Title
#help
d

Damon C

08/18/2022, 7:16 PM
Hi there - I’m trying to spin up LakeFS on ECS with RDS IAM authentication as opposed to hard-coded credentials. The way IAM auth appears to work (per that link) is that a
generate-db-auth-token
API call is made to the RDS service and then the returned value (valid for 15 minutes) is used as a password. Peeking at
ConnectDBPool
(and the corresponding pgx library) it seems like I might need to tweak that method to get the token…curious if others have run into this before or have thoughts. Context: I’m trying to deploy a full stack using AWS CDK and didn’t want to create an environment variable for my ECS task definition with a hard-coded password as it would show up in the CloudFormation template. 😅
Yoni Augarten

Yoni Augarten

08/18/2022, 7:37 PM
Hey @Damon C, welcome and thank you for the details. Today, the database credentials are taken from the lakeFS configuration (either a file or environment variables) once the server starts, and they can't be changed afterwards.
7:38 PM
What I usually do in similar scenarios is to start a new container with the new credentials once they change. However, since in your case those are only valid for 15 minutes, it doesn't sound like a good idea.
7:41 PM
A possible tweak to lakeFS code would be to have Viper (used by us to load the configurations) listen to configuration changes and replace the database connection. For this to work, you would have to configure lakeFS using a configuration file, since environment variables can't be changed. This solution may be simpler than generating the token from within lakeFS.
7:42 PM
I've opened an issue to reflect your request, so that the team can prioritize it. Of course, you're always welcome to work on this issue if that was your intention 🙂
7:47 PM
Just one more thing (sorry for bombing), we are very close to supporting DynamoDB as the underlying metadata store. So in the very near future, you will be able to use lakeFS without RDS.
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Damon C

08/18/2022, 8:06 PM
Thanks @Yoni Augarten ! That's helpful. The credentials, while only good for 15 minutes, are just for the initial connection. I think that connection can then last for several hours. I'll poke around with the lakefs code and see how it goes - for now, the “hard problem” is turning out to be all the RDS provisioning/IAM setup. 🙄 😀
8:10 PM
Awesome to hear on the Dynamo side as well - definitely makes a lot of sense. 😃
Yoni Augarten

Yoni Augarten

08/18/2022, 8:16 PM
Thank you for clarifying, @Damon C, this makes sense. It seems like someone on stackoverflow solved this: https://stackoverflow.com/questions/66592497/golang-pgx-pool-dynamic-configuration
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Damon C

08/18/2022, 8:18 PM
Oh sweet! That looks perfect. Thanks for looking that up - I’ve got a custom lakefs build locally, so shouldn’t be too hard to wire up. I’ll comment on that issue/open a PR depending on how far I get.
9:33 PM
An alternative for this specific case as well would be to update the configuration to take different environment variables for parts of the connection string and build the full connection string on config load. edit: Digging in on this, I do see that
ParseConfig currently recognizes the following environment variable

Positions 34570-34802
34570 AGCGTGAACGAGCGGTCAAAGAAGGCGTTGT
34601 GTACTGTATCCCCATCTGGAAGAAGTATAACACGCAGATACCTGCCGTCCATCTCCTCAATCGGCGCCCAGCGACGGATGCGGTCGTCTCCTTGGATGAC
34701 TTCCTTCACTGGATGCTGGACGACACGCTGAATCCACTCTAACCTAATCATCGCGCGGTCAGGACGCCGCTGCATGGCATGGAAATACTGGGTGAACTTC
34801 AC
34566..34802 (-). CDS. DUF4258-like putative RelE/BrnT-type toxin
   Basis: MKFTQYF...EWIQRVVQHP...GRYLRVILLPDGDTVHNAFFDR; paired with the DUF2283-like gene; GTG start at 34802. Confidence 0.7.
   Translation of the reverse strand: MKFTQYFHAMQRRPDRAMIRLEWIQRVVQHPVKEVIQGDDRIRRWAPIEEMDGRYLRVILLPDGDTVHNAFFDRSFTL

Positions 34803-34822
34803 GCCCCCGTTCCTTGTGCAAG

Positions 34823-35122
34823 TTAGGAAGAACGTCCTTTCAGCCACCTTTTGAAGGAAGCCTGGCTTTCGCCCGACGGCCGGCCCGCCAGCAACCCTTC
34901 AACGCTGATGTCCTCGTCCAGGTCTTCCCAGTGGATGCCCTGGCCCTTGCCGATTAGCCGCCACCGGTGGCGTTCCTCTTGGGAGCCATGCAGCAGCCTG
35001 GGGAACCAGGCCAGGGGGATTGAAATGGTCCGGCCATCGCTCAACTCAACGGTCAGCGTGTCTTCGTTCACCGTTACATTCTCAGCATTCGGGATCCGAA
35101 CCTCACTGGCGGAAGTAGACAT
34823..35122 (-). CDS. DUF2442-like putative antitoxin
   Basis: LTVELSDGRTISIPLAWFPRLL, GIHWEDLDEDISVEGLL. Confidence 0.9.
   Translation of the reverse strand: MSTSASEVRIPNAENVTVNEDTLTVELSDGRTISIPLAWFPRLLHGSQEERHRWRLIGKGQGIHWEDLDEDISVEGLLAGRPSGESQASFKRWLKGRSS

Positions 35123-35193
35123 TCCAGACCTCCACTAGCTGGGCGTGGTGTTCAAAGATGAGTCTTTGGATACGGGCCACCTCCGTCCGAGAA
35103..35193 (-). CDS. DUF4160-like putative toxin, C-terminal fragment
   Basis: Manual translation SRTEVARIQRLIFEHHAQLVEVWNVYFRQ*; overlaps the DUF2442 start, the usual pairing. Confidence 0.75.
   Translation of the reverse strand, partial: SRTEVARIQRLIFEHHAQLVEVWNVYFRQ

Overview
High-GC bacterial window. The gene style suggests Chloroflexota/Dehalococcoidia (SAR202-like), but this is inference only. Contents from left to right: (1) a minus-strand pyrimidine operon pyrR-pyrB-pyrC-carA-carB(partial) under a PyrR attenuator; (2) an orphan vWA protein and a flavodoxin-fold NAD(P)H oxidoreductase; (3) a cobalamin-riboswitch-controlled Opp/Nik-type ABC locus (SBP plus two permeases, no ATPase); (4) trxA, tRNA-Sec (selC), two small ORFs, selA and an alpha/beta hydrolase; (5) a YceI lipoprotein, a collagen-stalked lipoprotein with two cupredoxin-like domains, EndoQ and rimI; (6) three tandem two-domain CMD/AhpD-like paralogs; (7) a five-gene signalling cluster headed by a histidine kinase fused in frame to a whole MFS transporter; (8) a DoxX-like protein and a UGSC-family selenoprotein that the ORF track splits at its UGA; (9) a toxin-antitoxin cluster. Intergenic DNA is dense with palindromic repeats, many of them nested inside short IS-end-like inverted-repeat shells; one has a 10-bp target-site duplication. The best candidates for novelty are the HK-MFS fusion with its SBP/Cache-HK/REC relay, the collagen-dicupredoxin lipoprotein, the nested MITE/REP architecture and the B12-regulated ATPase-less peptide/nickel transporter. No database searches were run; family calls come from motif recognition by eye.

so quite possibly an option. Continuing down the IAM road for now, though.
11:46 PM
Summing up where I was able to get to: • Using
PGPASSWORD
environment variable and connection string together end up working for me. (With ECS I can populate an environment “secret” from Secrets Manager so I don’t have to expose the password) • I wasn’t able to get IAM auth to work at all (kept getting an obtuse “PAM authentication failed” error). I’m assuming it’s something on my side, but am giving up for now. 😄
6:20 AM
Almost got it working (user error, had a slash instead of colon in my IAM RDS auth statement), but looks like passing in no password and setting it in the lakefs code causes other issues. 😕 Alas, will comment on that ticket, thanks again!
time="2022-08-19T06:15:45Z" level=error msg="Failed to migrate" func="pkg/db.(*DatabaseMigrator).Migrate" file="build/pkg/db/migration.go:48" direction=up error="get migrate database driver: pq: empty password returned by client" host=lakefs-[REDACTED].<http://us-west-2.elb.amazonaws.com|us-west-2.elb.amazonaws.com> log_audit=API method=POST path=/api/v1/setup_lakefs request_id=b91296d3-e0ea-4a6a-b418-80730e1c25cb service_name=rest_api
Yoni Augarten

Yoni Augarten

08/19/2022, 7:28 AM
@Damon C, thanks for keeping us updated. I'm not sure I understand how using the separate PGPASSWORD variable can help, could you clarify?
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Damon C

08/19/2022, 4:28 PM
@Yoni Augarten Yea, for sure! A little context first: With ECS, you can set both environment variables and “secret” environment variables. The former are raw strings while for the latter you can provide an AWS ARN for the secret you want ECS to populate the environment variable with. I happened to notice that pgconn.ParseConfig supports merging environment variables into the connection string. So in my ECS config, I set
LAKEFS_DATABASE_CONNECTION_STRING
to
<postgresql://lakefsadmin>@{hostname}:{port}/postgres
(notice no password) and then I set
PGPASSWORD
in my secrets to the ARN of my database password secret in Secrets Manager. And lakefs/pgx magically merges the password into my connection string. While this allows me to not hard-code my password in my CloudFormation/CDK stack, it does not necessarily support rolling credentials…but I suppose one could figure out a way to restart the container or similar on a credential change. Or maybe existing connections would be fine even if the password changes. 🤔